Even our tents and canoes, situated by the river over 2 miles away from the mine itself, were covered in a fine film of the pale pink, talc-like dust…
‘A relatively short day’s paddling on the River Gambia today, as we wanted to stop and visit another gold mine in South Eastern Senegal. This stretch of the river is dotted with artisanal gold mines – which draw thousands of migrant workers from all over West Africa: Guinea-Bissau, Ghana, Guinea-Conakry, Mali, and Senegal itself. All of them hoping to make their fortune. Whole families live in and around the mines, in makeshift villages (rather disconcertingly described as the ‘Wild West‘ of SE Senegal, during our pre-expedition research). All the mines we visited were understandably dusty, but this one, in particular, had an extremely fine, pink-hued, dust which got into absolutely everything. Even our tents, and canoes, situated by the river – over 2 miles away from the mine itself – were covered in a fine film of the pale pink, talc-like dust. But, at least we could pack up our tents and leave the next day, washing away the dust. Many of those people whose lives revolve around the gold mines, for months and years in some cases, aren’t so lucky, as they inhale toxic fumes from the mercury – used to separate the gold from the rock dust…’ Words by Helen Jones-Florio. Read more on the River Gambia Expedition blog.
Paddling up, in our two foldable canoes, towards the shore of Kemoto Point, we could see that our arrival was not going unnoticed – we were being closely observed by a dozen or so young kids, and a couple of elderly gentlemen, sitting smoking, by the rivers edge.
This kind of avid interest in us, was an all too common occurrence, throughout the whole of our journey, down the River Gambia, which began at it’s source, high up in the Fouta Djallon Highlands, of Guinea-Conakry. In Kemoto Point, however, we had our first real experience of a village which appeared to be populated by young kids, women, and older people – and no youth, to speak of.
After we made camp, our vigilant audience of young kids, grew in numbers, as the word went around that there were ‘toubabs‘ in town. They vied excitedly for our attention, telling us about an abandoned hotel that they wanted to show us. Intrigued, we allowed our boisterous entourage to lead us through the village, introducing us to their mothers, and grandparents, along the way. As we walked around, Florio and I began to notice that there seemed to be a distinct lack of men, particularly between the ages of 16-25. Where they all at work, in the fields, perhaps?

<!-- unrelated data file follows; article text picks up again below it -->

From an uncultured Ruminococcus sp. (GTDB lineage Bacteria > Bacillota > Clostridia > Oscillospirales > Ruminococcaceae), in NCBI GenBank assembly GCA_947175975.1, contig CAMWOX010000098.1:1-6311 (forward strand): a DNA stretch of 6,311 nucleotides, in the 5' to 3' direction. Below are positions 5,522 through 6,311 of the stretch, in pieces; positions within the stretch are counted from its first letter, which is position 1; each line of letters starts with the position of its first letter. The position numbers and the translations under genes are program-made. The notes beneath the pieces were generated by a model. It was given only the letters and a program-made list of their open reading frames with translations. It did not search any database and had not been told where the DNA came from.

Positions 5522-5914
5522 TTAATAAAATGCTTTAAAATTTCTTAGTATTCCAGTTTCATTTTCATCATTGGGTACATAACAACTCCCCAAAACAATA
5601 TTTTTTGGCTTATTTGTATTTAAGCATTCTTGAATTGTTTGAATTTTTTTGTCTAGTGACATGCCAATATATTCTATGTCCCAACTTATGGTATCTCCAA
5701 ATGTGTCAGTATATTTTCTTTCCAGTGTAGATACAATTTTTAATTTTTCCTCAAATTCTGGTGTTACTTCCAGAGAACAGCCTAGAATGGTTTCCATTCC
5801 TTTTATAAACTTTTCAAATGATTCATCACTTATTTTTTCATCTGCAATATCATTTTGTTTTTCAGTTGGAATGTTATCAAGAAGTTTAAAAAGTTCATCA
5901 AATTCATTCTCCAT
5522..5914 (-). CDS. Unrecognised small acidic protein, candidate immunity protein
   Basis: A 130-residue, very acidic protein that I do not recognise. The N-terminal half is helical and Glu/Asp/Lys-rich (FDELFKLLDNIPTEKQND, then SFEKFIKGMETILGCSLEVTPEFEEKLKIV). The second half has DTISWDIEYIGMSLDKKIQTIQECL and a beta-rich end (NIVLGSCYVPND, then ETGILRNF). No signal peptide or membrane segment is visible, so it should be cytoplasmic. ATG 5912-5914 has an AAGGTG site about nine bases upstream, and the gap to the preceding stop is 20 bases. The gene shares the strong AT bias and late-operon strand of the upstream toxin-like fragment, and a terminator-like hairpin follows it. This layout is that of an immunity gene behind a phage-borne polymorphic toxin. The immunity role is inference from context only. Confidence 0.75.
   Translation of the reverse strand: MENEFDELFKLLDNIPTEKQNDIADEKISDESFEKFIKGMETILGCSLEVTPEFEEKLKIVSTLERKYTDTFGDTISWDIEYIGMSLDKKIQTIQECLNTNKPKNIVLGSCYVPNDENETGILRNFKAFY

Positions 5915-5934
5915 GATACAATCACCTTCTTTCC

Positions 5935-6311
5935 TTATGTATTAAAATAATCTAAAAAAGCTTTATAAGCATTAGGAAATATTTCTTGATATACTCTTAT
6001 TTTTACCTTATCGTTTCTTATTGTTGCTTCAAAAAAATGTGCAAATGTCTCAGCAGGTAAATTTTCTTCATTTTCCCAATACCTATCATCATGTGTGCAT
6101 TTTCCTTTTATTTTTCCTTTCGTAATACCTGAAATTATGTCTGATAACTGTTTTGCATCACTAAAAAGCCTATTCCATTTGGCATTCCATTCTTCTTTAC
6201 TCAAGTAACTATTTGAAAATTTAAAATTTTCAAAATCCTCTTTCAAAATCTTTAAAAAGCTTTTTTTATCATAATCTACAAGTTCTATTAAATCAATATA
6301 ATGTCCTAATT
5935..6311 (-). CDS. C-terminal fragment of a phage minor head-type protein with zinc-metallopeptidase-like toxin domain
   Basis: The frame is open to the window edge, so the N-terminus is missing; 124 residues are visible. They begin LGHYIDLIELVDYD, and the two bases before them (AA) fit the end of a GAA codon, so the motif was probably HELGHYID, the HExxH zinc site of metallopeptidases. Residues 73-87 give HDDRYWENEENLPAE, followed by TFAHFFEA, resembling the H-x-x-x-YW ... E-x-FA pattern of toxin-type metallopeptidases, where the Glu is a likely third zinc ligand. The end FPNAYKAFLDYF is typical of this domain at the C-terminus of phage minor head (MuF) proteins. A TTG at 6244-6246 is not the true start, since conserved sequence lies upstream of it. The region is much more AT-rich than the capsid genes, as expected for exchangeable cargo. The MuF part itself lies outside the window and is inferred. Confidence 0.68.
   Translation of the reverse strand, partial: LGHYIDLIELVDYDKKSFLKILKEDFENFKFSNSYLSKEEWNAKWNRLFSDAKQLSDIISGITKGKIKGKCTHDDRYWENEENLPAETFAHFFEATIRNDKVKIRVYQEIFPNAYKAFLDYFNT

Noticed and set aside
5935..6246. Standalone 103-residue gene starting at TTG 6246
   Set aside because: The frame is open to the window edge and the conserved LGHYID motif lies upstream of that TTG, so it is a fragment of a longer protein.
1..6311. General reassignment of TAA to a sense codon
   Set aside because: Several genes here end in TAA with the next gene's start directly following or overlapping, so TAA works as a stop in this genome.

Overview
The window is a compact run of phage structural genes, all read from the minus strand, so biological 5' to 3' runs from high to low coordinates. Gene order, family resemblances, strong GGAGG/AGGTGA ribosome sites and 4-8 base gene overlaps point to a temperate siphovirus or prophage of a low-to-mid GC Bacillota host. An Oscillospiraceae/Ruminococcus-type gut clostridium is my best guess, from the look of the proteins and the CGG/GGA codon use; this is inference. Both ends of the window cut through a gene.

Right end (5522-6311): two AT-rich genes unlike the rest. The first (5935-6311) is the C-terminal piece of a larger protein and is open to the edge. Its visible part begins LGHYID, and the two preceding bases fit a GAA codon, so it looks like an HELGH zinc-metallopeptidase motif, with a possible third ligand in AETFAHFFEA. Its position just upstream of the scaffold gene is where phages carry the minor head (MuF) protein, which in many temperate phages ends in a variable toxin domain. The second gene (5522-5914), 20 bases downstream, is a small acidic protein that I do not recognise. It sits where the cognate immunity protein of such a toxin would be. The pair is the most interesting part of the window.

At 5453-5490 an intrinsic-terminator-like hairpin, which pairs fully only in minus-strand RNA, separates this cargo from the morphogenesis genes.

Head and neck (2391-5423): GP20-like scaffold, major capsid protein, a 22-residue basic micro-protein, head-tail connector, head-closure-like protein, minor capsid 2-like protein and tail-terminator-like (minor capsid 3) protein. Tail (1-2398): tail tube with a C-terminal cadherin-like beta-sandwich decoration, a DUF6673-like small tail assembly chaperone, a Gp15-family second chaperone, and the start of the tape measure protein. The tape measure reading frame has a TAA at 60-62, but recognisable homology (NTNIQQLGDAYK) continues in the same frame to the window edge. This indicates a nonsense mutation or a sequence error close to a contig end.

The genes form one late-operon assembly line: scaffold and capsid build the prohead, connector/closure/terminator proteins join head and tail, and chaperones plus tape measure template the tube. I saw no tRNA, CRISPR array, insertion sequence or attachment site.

One of the few young men that we did meet, Lamin, told us of how ‘all my brothers’ (it’s the norm, in this part of the world, to describe extended family, even friends, as your brother, sister, father, mother, uncle, and so on, regardless of whether they are blood related or not, as people tend to live very closely together, often in the same compounds; sharing the responsibility for each other) had left to go to the Senegambia coastal areas, where the big tourist hotels were, where they hoped to find more work; to enable them to make money to send back to their families. The all too familiar urban drift, which we’d come across again and again, on our travels, but in Kemoto Point, the problem seemed to be exacerbated. Almost an entire generation, of young men, were gone, from one village – leaving a huge gap.
Another problem was that the men (and, in more rarer instances, young women) had left, to make their way, overground- ‘the back way’ – crossing the desert, towards Libya. By all accounts, a long, arduous, journey, followed by the fight – and immense expense – with 1000’s of other people, in Libya (providing they even make it that far), to get onto dangerously over-packed, illegal immigrant boats to Europe.
It was the oddest experience, to walk through a village where we didn’t encounter more than half a dozen young men. Meanwhile, our clamorous young escorts, leading us out into the bush, wielding rusty old machetes, expertly hacking away at any branches and grasses that stood in their way, became increasingly excited, to the point of becoming feral! They literally ran amok – hysterically screaming, shouting, laughing, fighting, and crying (I had to step in at one point, to admonish one young girl who was smacking her much smaller ‘brother’ around the head, for no apparent reason, other than she and her friends seemed to find it extremely hilarious!).